10. RECOGNIZING ALSO the interest of the Ramsar International Organization Partners in the conservation of these wetlands, considering them as ecosystems that are strategic and the habitat of threatened or endangered species;

11. TAKING NOTE that the Ramsar Bureau supported the World Congress of Páramos, held in Paipa, Colombia, in May 2002, which adopted the Declaration of Paipa, defining the guiding approach for international work regarding páramos;

12. ALSO TAKING NOTE that the United Nations declared 2002 as the International Year of Mountains and 2003 as the International Year of Freshwater; and

13. RECALLING the importance given to mountain ecosystems in the Plan of Implementation adopted by the World Summit on Sustainable Development (Johannesburg, 2002), in COP6 of the Convention on Biological Diversity (The Hague, 2002), and in the preparations for the 2003 World Water Forum;

THE CONFERENCE OF THE CONTRACTING PARTIES

14. INVITES the Contracting Parties concerned to establish specific work programmes for High Andean wetlands and the basins fed by them, in order to preserve their valuable biodiversity, their function as regulators of water, and as living space of many local and peasant communities and indigenous peoples; and ENCOURAGES them to give priority to reviewing their legislation, policies and incentives directly or indirectly related to High Andean wetlands and to prepare additional national strategies designed to ensure their wise use and conservation, duly integrated into their National Wetland Policies, National Biodiversity Strategies, National Development Plans, and other similar instruments;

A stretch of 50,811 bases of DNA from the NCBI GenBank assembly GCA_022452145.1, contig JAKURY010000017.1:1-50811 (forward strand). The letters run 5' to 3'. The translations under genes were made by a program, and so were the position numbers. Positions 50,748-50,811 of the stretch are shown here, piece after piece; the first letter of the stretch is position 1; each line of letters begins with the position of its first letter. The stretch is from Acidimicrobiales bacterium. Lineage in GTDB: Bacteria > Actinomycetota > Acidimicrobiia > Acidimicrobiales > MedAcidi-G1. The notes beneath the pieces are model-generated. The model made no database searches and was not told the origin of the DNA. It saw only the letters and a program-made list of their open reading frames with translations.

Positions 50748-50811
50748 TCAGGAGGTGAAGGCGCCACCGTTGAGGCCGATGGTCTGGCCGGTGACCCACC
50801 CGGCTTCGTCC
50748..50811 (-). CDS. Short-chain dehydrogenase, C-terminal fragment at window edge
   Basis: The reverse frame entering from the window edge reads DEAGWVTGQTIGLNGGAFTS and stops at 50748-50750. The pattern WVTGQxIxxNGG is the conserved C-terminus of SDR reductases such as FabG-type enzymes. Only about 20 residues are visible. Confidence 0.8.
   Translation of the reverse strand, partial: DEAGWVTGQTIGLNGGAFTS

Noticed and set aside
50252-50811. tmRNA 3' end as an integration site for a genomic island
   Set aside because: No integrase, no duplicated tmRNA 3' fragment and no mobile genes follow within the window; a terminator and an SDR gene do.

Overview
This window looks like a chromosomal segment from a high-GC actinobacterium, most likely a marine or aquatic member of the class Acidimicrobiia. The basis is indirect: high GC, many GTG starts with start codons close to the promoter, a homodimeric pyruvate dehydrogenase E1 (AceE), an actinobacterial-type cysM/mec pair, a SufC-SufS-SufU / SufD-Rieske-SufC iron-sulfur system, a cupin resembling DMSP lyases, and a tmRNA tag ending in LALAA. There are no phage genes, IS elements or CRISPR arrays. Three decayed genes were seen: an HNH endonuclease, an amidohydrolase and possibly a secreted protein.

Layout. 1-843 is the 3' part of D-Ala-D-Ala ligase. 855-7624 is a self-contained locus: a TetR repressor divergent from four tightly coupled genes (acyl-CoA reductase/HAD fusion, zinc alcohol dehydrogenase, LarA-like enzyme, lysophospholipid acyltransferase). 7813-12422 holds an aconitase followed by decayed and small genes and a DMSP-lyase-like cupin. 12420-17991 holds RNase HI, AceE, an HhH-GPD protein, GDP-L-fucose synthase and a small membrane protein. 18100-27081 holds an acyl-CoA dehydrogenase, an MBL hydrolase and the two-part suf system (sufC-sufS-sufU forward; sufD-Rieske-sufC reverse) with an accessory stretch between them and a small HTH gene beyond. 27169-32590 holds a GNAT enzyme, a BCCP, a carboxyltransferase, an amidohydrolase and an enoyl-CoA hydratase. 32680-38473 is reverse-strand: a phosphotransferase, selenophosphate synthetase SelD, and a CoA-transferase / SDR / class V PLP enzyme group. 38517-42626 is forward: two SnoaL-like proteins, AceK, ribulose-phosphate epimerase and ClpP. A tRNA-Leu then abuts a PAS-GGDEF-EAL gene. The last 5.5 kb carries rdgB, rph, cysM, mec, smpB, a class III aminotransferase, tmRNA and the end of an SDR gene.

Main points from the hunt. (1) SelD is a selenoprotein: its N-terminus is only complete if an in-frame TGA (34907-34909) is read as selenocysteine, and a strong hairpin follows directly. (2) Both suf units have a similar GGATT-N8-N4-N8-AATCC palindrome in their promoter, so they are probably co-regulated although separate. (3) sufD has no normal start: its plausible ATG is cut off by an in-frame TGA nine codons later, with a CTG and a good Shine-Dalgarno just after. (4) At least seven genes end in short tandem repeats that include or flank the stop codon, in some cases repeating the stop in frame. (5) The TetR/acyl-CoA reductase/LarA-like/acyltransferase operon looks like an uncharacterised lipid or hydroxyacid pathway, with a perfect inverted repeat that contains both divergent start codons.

15. REQUESTS the Ramsar Bureau, with the support of the Standing Committee, to propose a joint strategy for the conservation and sustainable use of High Andean ecosystems involving the Ramsar Convention and other related conventions and initiatives;

16. ALSO REQUESTS the Ramsar Bureau, in cooperation with the concerned Parties, to seek the support of already-established working groups related to these ecosystems, such as the International Working Group on Páramos (Grupo Páramo) and the High Andes Flamingos Conservation Group (GCFA), as agents for coordination and technical support for promoting the synergies sought in the previous paragraph;

17. INVITES the Ramsar International Organization Partners - BirdLife International, IUCN, Wetlands International, and WWF - as well as other partners and collaborators of the Ramsar Convention, to support the Contracting Parties in the design and implementation of joint activities for the conservation and sustainable management of the High Andean wetlands;

18. INVITES those Contracting Parties from other continents with mountain ecosystems similar to those of the High Andean region to share information and experiences on the management, conservation and sustainable use of these important ecosystems;

19. ALSO INVITES the Contracting Parties to develop planning mechanisms to improve the practices related to the wise use of water in high altitude environments;

20. REQUESTS the Contracting Parties to undertake the necessary measures to get to know, assess and recover for present use all ancestral practices of indigenous peoples that are compatible with environment protection; and

21. URGES the Contracting Parties concerned to identify additional High Andean wetlands in their countries for inclusion in the List of Wetlands of International Importance.

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Number of » Contracting Parties: 168 Sites designated for the
» List of Wetlands of
International Importance
2,181 Total surface area of designated sites (hectares): 208,545,658